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Local broadcasting pioneer passes
Statesboro friends mourn Donald McDougald
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Donald Outland McDougald

Longtime Statesboro broadcast and cable executive owner Donald Outland McDougald, 83, passed away unexpectedly Wed., Dec. 22, after a brief attack at a hospital in Brunswick, Ga.

McDougald, whose home is in Montreat, N.C., was visiting with relatives and friends in Darien at the time. Friends in Statesboro mourned his death Thursday and recalled McDougald's strength of character and friendly personality.

Long-time friend Betty Hodges remembered fondly the close friendship she and her late husband Fred enjoyed with Don and his wife, Betty.

"Betty and I went to school together at Register and later at Wesleyan Conservatory in Macon, "she said. "Don and Fred went through school together and played football at Statesboro High. They were great friends both here in Statesboro and after they moved to North Carolina."

Don Hackett recalled that he and his wife Maryann came to Statesboro in 1948 at about the time Don and Betty McDougald were returning to Statesboro. "We were neighbors and soon became good friends," he said."I remember Don coming to Georgia Teachers College as assistant comptroller and later comptroller. He was a conscientious fellow, always having something in mind for the betterment of the community. He was once of my best friends and a real asset to this community."

McDougald, a Statesboro native, was born Feb. 25, 1927 and attended elementary and high school in Statesboro before entering Clemson College, and later, Emory University in Atlanta. His education was put on hold due to being called to serve his country in World War II, where he was assigned as part of the planned Japanese homeland invasion force.

The end of the war in the Pacific theater with the Hiroshima/Nagasaki atomic bombs led to a cancellation of the invasion, of which he would have been a part. He remained in Japan for some time as a member of the occupation forces.

After service in World War II, McDougald returned to Emory and completed his education with graduation from the Emory University School of Business.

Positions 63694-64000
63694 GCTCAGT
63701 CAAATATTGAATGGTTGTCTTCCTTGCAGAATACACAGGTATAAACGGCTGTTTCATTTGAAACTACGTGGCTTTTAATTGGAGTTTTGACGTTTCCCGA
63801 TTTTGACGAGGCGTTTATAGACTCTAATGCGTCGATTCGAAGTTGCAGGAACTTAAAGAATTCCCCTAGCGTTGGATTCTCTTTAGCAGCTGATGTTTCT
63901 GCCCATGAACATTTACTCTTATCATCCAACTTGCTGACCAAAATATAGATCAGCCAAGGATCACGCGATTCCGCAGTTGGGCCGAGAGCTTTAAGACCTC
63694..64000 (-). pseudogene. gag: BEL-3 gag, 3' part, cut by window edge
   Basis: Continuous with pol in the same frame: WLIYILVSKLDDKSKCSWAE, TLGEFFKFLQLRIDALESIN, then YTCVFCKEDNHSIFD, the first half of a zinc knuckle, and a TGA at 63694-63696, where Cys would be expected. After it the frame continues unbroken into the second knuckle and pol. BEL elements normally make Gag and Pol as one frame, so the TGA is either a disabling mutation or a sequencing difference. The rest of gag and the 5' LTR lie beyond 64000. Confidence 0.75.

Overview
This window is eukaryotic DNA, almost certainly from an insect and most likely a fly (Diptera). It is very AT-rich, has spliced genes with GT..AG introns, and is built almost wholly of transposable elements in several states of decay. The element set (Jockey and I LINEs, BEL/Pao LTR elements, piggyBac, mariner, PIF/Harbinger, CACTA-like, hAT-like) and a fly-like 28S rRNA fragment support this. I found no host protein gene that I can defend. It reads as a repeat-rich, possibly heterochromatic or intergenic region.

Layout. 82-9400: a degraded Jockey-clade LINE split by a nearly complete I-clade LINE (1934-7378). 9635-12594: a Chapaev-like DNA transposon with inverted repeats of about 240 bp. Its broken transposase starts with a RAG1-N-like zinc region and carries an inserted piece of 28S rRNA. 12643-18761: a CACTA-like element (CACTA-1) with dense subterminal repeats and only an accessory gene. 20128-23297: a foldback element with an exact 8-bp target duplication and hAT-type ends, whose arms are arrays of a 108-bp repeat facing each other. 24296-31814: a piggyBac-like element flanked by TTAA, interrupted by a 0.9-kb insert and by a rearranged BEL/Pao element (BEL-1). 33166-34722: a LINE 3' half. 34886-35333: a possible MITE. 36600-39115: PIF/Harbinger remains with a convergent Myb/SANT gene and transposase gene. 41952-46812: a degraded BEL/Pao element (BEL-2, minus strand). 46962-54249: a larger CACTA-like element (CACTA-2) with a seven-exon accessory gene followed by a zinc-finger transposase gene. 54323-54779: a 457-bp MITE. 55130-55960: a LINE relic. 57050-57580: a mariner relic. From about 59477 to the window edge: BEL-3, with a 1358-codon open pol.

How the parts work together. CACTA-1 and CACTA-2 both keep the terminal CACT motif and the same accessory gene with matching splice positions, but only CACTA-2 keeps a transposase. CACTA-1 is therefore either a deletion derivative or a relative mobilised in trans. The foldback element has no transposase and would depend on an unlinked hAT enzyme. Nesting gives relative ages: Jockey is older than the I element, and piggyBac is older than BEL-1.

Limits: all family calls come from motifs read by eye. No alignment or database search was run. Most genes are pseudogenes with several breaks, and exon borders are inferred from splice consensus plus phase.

Prior to his Emory career, he studied at Clemson before entering the military. His service took him to several posts in the states and ultimately to occupying forces of Japan.

Following his service, he married his long-time sweetheart Betty and family members still laugh at how at times without transportation, he often bicycled from Statesboro to Register to visit. After college graduation, he was hired as Comptroller of Georgia Teachers College (now Georgia Southern University).

McDougald's career in broadcasting began at an early age, and his dream was culminated when in 1958 he joined his mother and brothers, Horace and Worth, in purchasing Radio Station WWNS from broadcast businessman Bob Thompson, who left to become Mayor of Tybee.

Soon, he purchased the full facilities of the station from the other family members and instituted the building of FM Radio Station WMCD, which along with station WWNS he operated until his retirement from active broadcasting. In addition, he owned and operated radio stations in Sylvania, Milledgeville and Danville, Virginia.

McDougald organized and brought into being a partnership of local entrepreneurs in Statesboro to form Statesboro's first cable company, Statesboro CATV, Inc. He is credited with having what some describe as the ‘first automated broadcast station in Georgia', utilizing early-on IBM card sort machines that he became familiar with at the Georgia Teachers College bookkeeping operations. He adapted them to building the daily logs for WWNS and WMCD. Later on, as computers were developed and became available, he moved his stations further into that area.

Throughout his life, McDougald was extremely active in various civic endeavors in the community, including his Presidency of the Statesboro Rotary Club and his work with the Chamber of Commerce, the Jaycees and with various sports activities of Georgia Teachers College and local high schools.

He was a leader with the Georgia Rotary Student Program which offered scholarships for visiting college level students from other countries, developed after WWII when many schools and universities in war-torn cities were not available to their native youth. In return, he and Betty visited the students in numerous foreign countries to renew acquaintances.